The Canon SX60 HS is a superzoom point and shoot camera from the Japanese camera maker. The camera comes with a massive 65X optical and 130X digital zoom. If you ever tried to spot life on other planets, you can probably do so with the SX60 HS. Otherwise, why would you need such zoom power in your camera? On the flip side though, as it often happens, superzoom capability compromises on image quality at full zoom and we that also happening with the Canon SX60 HS. But the specs are surely impressive and will definitely make you fall for it. Another not so good thing about the SX60 HS is the fact that its price is much higher than most other superzoom point and shooters.
Headline features of the Canon SX60 HS include a 16MP 1/2.3-inches CMOS sensor, 65x optical and 130x digital zoom, 922K dot electronic viewfinder with 100 percent coverage, 921K dot fully articulated LCD display, max shutter speed of 1/2000 seconds, DIGIC 6 processor, max ISO 6400 in low light mode, native ISO of 100 to 3200, RAW support and built in WiFi.
So is it all about that 65x zoom or the camera offers something more than that? Let’s put it in perspective. 65x zoom in focal length means 21-1365mm in the 35mm standard. That’s a huge reach. People using DSLR hardly use any lens above the 600mm mark. 21mm means you get quite a wide angle frame when the lens is fully retracted. So from extreme wide to extreme telephoto, the Canon SX60 HS seems to have it all.
Another huge positive about the SX60 HS is its internal stabilization which seems to work pretty good even when you are fully zoomed into your subject. According to Canon it offers the equivalent of 3.5 stops of shutter speed which is pretty dam impressive for a point and shoot camera. But I would always advise that you use a tripod when you are shooting objects afar.
As mentioned earlier, the Canon SX60 HS comes with an electronic viewfinder (EVF) with 100 percent coverage. It’s a huge improvement over SX50 HS’s EVF which was, in all honesty, pretty horrible. Resolution of the EVF has also been boosted to 922k dots from a paltry 202K dots seen in the SX50 HS. Even after all this improvements, the EVF seems it could have been better. Rear LCD screen is less problematic though. It’s a 921k-dot 3-inch LCD, which is a pretty standard setup for any camera.
There’s no touchscreen, but layout and menu are pretty user friendly and it won’t take much time for you to get accustomed to the camera’s operation. The display itself is vari-angle which means it can be flipped out from the camera body and makes taking those awkward angled shots pretty easy.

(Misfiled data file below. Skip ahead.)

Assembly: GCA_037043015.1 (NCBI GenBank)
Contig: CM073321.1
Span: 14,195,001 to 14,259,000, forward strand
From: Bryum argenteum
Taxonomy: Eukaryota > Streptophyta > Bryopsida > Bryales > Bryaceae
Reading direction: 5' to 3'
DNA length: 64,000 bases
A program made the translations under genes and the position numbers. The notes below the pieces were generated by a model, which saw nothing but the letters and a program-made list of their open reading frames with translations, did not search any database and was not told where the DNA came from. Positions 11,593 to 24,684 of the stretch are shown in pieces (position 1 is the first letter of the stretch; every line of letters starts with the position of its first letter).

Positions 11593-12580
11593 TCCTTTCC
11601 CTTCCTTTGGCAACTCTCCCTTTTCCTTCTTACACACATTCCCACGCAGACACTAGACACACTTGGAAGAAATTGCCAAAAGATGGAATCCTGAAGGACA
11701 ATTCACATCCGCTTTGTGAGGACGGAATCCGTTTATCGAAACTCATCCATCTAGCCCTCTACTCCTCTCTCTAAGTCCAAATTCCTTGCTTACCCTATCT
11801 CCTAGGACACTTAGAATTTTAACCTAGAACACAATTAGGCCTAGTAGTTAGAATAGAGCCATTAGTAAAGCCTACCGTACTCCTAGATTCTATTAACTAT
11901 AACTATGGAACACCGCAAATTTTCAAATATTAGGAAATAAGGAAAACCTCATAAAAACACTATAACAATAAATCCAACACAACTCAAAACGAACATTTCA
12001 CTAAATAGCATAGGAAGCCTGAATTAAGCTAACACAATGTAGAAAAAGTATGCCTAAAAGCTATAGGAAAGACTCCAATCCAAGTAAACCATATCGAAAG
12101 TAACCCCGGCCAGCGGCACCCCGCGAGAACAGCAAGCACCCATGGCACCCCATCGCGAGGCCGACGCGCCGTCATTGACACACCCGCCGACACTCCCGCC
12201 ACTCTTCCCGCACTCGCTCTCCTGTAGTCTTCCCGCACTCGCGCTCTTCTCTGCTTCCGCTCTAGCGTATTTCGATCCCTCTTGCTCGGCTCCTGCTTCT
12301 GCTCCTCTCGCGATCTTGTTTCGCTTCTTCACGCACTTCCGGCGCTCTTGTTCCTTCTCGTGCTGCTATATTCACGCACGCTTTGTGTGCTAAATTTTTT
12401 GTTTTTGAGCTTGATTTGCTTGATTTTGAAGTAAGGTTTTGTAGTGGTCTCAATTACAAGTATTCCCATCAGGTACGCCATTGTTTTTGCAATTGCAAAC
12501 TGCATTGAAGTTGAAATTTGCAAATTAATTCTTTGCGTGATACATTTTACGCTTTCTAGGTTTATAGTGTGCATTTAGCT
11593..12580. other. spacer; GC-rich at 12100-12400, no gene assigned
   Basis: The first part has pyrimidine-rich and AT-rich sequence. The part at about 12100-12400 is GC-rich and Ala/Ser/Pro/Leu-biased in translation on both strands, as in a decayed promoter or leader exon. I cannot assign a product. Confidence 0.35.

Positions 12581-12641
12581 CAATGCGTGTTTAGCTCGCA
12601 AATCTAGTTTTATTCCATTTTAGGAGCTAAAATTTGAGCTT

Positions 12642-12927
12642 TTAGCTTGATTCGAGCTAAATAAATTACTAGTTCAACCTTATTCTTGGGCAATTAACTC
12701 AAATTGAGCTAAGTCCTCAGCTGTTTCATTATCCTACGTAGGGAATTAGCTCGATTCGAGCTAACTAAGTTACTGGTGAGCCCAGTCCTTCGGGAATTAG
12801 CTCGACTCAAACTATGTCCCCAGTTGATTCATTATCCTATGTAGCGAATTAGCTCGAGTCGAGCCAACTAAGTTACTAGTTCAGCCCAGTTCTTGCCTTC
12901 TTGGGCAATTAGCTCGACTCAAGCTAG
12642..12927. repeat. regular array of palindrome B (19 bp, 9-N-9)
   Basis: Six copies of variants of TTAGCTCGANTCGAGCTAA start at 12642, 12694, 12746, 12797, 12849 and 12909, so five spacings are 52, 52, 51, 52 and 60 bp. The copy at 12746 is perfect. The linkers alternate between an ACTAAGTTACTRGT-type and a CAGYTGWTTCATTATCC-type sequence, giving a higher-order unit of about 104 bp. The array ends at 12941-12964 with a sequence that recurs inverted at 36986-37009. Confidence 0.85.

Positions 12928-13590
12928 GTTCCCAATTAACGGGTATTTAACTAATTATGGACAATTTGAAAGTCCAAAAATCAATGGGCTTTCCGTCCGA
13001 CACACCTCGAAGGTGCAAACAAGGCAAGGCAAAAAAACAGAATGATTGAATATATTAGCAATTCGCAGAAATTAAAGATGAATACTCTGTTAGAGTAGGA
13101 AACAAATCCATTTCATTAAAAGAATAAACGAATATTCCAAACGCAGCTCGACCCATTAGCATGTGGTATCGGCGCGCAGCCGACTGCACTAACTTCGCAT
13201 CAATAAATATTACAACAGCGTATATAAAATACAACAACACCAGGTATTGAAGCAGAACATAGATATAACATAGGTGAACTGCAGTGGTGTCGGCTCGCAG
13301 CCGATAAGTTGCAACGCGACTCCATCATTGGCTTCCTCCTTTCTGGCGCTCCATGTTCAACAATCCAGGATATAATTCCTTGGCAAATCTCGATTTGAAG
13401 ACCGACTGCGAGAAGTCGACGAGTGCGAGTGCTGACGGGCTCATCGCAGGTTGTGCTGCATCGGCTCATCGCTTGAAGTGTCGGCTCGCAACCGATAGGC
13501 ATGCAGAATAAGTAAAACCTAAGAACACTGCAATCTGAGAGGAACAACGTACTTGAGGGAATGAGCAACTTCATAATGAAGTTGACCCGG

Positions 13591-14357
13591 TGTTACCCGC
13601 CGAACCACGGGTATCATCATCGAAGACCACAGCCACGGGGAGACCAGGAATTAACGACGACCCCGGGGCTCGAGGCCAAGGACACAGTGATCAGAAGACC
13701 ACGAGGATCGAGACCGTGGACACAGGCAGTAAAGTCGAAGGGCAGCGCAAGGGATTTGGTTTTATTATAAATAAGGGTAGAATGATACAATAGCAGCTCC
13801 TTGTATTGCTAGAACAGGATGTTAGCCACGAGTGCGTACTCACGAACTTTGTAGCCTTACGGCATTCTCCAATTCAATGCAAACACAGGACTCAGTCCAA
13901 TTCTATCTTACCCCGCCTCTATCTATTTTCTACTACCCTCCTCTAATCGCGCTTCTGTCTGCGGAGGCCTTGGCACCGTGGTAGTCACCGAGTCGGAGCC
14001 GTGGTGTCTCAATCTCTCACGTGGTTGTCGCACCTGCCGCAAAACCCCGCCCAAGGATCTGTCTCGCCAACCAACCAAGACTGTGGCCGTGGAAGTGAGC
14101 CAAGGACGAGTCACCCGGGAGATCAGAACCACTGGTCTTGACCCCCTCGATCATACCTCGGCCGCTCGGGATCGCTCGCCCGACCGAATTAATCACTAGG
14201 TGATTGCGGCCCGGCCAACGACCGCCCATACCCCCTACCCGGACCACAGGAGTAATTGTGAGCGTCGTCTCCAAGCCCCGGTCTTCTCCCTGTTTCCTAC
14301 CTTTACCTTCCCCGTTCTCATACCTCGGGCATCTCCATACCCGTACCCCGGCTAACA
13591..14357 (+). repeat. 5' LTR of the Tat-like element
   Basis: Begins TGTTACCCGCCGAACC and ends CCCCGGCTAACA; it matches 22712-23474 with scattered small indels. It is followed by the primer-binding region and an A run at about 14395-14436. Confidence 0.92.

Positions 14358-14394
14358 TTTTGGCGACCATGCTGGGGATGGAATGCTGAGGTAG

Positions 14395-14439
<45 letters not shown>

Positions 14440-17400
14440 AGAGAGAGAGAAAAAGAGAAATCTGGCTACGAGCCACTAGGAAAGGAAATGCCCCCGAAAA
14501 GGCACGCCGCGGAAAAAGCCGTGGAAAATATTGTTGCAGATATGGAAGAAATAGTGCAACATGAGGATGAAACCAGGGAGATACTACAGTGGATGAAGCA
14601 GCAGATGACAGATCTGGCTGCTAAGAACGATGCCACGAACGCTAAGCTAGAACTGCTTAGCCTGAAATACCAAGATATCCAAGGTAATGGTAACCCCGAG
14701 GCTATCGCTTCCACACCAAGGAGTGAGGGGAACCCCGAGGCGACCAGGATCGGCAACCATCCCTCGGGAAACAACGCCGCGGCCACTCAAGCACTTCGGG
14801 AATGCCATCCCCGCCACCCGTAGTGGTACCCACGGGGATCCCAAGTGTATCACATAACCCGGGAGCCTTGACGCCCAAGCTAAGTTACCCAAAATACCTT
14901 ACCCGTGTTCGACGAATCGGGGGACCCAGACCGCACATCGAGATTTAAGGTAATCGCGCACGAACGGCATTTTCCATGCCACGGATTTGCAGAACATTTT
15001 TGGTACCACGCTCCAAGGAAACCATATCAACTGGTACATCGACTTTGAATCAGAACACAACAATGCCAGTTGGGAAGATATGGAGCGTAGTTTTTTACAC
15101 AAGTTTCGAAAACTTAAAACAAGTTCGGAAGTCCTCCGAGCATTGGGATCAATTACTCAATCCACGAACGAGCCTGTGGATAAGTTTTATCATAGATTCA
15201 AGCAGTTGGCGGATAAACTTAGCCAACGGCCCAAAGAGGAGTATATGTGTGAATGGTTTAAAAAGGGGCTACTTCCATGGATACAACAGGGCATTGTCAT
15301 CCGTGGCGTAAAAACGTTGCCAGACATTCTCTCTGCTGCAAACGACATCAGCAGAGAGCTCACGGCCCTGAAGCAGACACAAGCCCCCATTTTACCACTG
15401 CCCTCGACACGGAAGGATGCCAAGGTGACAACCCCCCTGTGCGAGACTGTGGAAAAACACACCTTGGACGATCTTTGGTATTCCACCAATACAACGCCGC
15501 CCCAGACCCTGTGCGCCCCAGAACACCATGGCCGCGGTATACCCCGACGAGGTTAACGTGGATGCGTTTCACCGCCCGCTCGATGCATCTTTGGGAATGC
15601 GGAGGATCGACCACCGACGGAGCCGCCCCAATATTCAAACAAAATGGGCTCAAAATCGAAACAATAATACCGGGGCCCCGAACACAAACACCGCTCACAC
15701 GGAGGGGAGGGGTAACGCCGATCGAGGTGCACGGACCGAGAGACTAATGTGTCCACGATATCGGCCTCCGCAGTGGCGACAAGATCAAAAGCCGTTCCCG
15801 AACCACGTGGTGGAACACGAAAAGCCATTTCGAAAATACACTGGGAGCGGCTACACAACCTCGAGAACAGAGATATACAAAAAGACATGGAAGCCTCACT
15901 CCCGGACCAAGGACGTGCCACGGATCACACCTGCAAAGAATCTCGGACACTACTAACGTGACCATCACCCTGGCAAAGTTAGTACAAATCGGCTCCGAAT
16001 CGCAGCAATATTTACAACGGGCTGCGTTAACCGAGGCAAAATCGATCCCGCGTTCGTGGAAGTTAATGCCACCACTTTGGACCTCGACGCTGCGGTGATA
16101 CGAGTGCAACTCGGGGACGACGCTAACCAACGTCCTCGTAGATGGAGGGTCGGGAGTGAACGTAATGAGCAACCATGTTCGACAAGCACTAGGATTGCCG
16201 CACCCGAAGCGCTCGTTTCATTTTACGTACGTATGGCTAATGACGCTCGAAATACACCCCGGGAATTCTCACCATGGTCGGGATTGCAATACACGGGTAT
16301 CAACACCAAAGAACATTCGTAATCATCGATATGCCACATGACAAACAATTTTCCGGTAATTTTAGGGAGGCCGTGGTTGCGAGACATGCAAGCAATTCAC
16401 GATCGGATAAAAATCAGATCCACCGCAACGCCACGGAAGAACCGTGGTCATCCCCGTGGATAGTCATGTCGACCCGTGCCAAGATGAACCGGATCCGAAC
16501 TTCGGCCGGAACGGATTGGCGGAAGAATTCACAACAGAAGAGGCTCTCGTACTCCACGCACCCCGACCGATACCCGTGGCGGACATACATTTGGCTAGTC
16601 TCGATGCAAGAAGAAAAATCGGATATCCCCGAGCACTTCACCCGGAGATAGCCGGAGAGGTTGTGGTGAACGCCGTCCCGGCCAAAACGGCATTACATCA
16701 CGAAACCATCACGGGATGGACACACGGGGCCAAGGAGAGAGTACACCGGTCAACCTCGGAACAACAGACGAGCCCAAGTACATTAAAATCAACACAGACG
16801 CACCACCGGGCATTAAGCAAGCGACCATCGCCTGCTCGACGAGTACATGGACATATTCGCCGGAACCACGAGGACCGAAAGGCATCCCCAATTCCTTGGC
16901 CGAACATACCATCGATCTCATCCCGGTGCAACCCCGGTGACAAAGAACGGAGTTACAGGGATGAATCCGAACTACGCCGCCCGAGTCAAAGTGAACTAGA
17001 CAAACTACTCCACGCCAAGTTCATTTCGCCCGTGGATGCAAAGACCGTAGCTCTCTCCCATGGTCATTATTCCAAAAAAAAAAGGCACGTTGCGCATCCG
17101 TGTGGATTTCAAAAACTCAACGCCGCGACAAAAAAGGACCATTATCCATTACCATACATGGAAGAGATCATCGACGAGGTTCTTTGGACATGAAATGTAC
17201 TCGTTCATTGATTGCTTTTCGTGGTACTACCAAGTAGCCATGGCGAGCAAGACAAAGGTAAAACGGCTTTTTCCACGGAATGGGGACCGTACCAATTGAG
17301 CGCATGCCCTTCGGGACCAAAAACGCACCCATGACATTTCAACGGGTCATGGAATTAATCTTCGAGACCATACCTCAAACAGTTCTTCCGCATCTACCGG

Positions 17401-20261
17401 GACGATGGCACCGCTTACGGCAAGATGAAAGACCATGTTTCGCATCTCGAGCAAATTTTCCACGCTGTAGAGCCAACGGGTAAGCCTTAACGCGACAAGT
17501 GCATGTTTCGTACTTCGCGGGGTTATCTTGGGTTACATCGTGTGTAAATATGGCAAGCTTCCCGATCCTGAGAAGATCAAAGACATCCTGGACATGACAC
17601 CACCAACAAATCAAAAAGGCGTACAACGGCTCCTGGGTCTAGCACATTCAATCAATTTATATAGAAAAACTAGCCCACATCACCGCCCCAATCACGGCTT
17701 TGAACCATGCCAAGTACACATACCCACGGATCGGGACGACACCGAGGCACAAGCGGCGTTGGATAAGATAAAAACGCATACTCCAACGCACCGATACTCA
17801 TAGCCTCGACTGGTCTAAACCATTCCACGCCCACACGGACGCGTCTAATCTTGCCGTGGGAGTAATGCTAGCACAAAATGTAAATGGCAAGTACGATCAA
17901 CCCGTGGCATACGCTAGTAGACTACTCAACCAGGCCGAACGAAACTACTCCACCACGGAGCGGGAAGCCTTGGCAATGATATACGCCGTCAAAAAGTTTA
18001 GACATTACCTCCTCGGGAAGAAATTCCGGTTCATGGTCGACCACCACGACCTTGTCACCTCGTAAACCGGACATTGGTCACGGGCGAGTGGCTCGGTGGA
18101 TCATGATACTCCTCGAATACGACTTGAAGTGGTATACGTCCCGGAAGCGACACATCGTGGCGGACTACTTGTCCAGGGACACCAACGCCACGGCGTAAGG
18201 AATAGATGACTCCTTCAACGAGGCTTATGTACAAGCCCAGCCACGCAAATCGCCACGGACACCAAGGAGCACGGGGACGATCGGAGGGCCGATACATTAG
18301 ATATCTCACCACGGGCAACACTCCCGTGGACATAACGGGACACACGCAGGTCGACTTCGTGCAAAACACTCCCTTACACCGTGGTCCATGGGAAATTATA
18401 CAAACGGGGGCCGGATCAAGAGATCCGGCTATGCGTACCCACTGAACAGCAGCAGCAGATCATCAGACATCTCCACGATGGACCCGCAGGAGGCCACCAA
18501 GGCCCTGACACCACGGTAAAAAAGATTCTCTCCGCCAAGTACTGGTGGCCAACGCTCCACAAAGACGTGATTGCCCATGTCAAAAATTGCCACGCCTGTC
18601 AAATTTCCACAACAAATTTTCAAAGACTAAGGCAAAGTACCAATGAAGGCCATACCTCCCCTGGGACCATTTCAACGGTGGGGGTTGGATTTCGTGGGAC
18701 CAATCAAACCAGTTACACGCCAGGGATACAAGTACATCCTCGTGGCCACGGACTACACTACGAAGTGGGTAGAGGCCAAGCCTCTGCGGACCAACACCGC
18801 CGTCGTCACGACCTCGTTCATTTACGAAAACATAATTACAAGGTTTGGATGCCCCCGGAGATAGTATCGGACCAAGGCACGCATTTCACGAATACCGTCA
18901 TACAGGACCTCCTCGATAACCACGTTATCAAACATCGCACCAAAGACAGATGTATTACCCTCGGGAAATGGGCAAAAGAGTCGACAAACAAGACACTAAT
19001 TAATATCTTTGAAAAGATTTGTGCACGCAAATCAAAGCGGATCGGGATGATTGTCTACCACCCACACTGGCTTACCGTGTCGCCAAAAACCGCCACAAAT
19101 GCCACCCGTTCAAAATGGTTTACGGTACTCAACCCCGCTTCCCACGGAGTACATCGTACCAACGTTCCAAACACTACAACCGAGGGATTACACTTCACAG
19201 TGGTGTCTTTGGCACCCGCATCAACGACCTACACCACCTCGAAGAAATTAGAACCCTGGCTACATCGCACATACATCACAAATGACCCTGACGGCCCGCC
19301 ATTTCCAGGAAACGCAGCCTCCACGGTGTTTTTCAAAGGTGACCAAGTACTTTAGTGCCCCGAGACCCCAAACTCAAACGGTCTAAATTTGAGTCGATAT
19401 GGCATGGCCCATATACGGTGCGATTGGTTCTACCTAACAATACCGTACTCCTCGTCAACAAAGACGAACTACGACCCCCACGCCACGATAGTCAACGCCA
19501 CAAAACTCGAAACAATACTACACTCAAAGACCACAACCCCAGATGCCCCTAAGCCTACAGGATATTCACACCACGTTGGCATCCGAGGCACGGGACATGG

Since the SX60 HS carries the DIGIC 6 processor, its speed is a tad bit more than other camera’s in its class. The zoom motor, although smooth, makes a bit noise which makes it less than perfect for shooting videos. The 16MP sensor is nothing to get excited about really. The camera’s dynamic range is pretty pathetic, especially in high contrast scenes.
The camera does have some functions like shadow correct and Dynamic Range Correction, but they somehow falls short in most situations. Image quality of the Canon SX60 HS is not bad in good lighting condition, but as light go down the image quality suffers. Noise reduction capability of the camera is pretty average and in high ISO pictures, the camera struggles to reduce noise in images.
Canon Powershot SX60 HS Specifications
- 16MP – 1/2.3″ BSI-CMOS Sensor
- ISO 100 – 6400
- 21�1365 mm F3.4-6.5 Zoom Lens
- Optical Image Stabilization
- 3″ Fully Articulated Screen
- 922k dot Electronic viewfinder
- 6.4 fps continuous shooting
- 1920 x 1080 video resolution
- Built-in Wireless
- 650g. 128 x 93 x 114 mm
- Design and build: 8/10
- Features and performance: 7/10
- Image quality: 6/10
- Value for money: 6/10
Canon SX60 HS Price
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Canon Powershot SX60 HS Sample Images
Overall, the Canon SX60 HS is a pretty average superzoom point and shoot camera. Yes it has a big reach with that 65x telephoto lens, but on other counts such as image quality, speed and handling the camera suffers.
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